My morale was low, but I will myself to try my best. I was relieved when the examiner asked me to park. Parking for the test was a side-road park where the car needed to be a foot or less from the curb. If you drive onto or scrape the curb, you fail. After I placed the car in park, the examiner asked the guy sitting in the back to excuse us so that he could discuss my results in private. I braced for the worst, and I knew I was in for it when I heard the examiner suck his breath through his teeth.
"Well, you passed."
I was so shocked to hear that I passed that told him that I didn't believe him. I wanted to jump out of the car and tell the whole driver's license process to "Suck it!" but I sort of kept my composure. The examiner asked if I had taken a course at a driving school. When I confirmed his assumption, he said he could tell by the way I checked my mirrors and that by doing so I demonstrated the utmost respect for driving safely. He also pointed out one mistake from the beginning of the exam where I had turned right from the left lane (in a double-lane street). I wasn't sure if that was still during the practice loop, but he informed me that he asked me to perform the same turn 4 times during the exam, and I executed the turns perfectly. After stamping my paperwork, he instructed me to visit the foreign license counter.

Ironically, I returned to the same counter with the not-so-nice lady, who genuinely smiled and said "You passed!" All the animosity I held towards her vanished instantly. I had passed, and my struggle and the person who caused my struggle (including whatever was my own fault) no longer mattered.

* I also wore a mid-thigh dress, because I heard that wouldn't hurt my chances as well ;)


  1. It's like you read my mind! You seem to know a lot about this, like you wrote the book in it or something. I think that you can do with some pics to drive the message home a little bit, but instead of that, this is fantastic blog. A great read. I will definitely be back.
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  2. Unfortunately, I was forced to take this whole testing procedure again after my license expired while abroad, so I can add a few updates. I passed both the written and practical exam the first try (2013) on my previous license application process, but this time around they are finding new ways to make things difficult.

    They updated the written test to a 100 question exam. You can find the same easy 10 questions within there from before, but the added 90 questions were obviously not translated by a native speaker. I sat there scratching my head at the meaningless jumble of word-for-word directly translated questions wondering what half of the questions were even asking. One that I left blank until the end was something along the lines of , "It is inevitable not to interfere with pedestrians not using crosswalks as indicated." (True or False). I was left thinking more philosophically than practically...Inevitable? Maybe?? What I found to be the core of a lot of confusion was the presence of double negatives in the sentences like that. (There are a lot of those in normal Japanese grammar but not in English) one small translation mistake of one too many negatives makes for some pretty perplexing true/false questions.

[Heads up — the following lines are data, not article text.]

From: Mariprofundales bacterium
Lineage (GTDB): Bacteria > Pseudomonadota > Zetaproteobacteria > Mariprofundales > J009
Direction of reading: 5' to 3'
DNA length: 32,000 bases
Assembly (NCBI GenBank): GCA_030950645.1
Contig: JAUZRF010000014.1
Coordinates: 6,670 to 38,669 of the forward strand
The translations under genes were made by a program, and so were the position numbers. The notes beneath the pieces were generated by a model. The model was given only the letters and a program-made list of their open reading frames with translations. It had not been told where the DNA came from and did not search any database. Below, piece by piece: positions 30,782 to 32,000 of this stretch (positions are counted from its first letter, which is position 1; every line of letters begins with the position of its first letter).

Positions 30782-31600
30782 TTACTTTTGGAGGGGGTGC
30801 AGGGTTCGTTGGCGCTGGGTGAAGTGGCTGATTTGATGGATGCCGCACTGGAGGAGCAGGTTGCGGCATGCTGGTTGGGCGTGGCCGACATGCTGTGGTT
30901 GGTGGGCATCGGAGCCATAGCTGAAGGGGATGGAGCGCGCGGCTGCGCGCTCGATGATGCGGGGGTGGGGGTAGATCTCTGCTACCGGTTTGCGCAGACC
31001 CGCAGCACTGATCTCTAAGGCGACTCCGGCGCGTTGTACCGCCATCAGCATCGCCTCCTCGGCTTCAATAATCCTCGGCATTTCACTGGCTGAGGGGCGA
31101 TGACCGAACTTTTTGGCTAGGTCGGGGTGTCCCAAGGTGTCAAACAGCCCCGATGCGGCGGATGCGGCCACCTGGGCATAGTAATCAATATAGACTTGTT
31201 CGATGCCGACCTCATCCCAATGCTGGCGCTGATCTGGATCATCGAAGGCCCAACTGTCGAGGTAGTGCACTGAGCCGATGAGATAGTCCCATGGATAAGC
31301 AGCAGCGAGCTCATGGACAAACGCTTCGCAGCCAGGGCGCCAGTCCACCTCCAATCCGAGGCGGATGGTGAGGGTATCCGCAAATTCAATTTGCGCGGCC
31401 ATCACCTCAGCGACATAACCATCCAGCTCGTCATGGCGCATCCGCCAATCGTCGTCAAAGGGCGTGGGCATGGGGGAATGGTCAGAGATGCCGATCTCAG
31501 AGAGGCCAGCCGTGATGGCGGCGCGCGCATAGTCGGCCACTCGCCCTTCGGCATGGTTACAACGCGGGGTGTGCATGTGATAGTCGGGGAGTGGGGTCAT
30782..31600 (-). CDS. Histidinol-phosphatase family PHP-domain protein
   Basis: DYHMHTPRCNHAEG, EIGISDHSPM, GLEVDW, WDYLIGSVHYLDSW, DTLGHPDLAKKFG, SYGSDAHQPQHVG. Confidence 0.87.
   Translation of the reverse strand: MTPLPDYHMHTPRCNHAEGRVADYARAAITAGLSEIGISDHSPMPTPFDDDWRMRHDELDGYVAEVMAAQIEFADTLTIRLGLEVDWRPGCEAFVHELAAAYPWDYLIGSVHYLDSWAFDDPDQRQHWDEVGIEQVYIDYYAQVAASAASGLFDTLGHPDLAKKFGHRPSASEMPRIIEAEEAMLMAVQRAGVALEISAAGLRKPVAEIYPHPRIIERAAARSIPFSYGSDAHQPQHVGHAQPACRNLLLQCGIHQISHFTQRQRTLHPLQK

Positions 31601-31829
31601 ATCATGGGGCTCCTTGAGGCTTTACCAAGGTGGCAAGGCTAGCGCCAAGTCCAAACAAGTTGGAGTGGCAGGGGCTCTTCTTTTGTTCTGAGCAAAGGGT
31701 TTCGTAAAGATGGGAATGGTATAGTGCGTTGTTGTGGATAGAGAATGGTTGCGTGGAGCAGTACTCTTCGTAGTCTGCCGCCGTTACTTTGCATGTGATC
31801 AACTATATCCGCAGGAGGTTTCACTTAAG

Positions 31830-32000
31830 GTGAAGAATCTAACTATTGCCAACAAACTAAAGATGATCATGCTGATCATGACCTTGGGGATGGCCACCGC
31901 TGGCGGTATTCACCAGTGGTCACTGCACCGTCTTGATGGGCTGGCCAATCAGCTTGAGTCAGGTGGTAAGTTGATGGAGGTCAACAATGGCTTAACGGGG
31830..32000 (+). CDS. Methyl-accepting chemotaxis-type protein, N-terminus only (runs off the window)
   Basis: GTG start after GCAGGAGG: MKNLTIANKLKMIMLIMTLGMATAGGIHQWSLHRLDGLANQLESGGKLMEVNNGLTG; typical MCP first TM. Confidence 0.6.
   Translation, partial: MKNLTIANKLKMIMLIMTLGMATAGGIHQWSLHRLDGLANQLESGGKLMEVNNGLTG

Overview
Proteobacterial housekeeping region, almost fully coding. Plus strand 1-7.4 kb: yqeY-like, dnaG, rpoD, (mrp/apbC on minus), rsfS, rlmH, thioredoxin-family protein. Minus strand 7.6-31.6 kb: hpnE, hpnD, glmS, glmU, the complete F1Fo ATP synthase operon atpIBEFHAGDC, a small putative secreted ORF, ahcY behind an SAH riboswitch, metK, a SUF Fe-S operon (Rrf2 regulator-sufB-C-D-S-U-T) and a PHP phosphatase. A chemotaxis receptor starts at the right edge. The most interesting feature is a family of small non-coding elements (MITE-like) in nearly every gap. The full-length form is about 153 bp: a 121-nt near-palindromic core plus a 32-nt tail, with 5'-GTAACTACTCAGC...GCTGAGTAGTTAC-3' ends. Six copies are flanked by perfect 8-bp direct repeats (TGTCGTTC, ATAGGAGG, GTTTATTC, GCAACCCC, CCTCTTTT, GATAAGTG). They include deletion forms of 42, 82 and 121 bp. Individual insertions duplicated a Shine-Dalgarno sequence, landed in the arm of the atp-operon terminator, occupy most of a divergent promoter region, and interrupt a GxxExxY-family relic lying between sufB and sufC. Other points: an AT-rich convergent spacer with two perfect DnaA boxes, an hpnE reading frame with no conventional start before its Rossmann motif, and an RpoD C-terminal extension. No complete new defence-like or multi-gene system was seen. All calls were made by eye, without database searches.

To make great chagrin and surprise, I had failed the written exam. From how easy the previous written exam had been, failure didn't even cross my mind as an option. The grader tried to encourage me and tell me to study hard. I had to bite my tongue, since he was honestly trying to be nice, but I wanted to explain that it didn't matter how much I studied if there is no way of understanding the poorly translated questions themselves.

    To his credit, there were a few new questions in the exam that were worth studying for, but the reasoning for them being required knowledge is beyond my understanding. I had checked the cover of my exam booklet several times wondering if they had given me the wrong test. I was testing for just the automatic transmission - regular (普通) license, but in the exam were questions about troubleshooting "air brakes" using exhaust valves, proper shifting techniques, towing weight restrictions for large vehicles, legality of pushing your motorcycle on a sidewalk, etc.

    So I find myself studying for the exam I had previously passed with great ease. They sell a study guide at the drivers license center, that is actually very well translated (seems strange they didn't employ the same translators for the test itself). The study guide is called "The Master of Your Driving" (Well everything but the title is translated well :P ). In the book, I can find very closely related material to what was on the test including all those random topics mentioned above. I recommend buying it and skimming through it for anything that seems surprising (meaning of the hearing impaired driver sticker which happens to be a butterfly made of ears??). But I guess some things won't stand out and you might just end up in the same situation as me and failing once, and then opening the study guide again and all of the crazy questions now pop right out at you.

    Well wish me luck on round two and don't call me an idiot until you pass the new written exam yourself! :P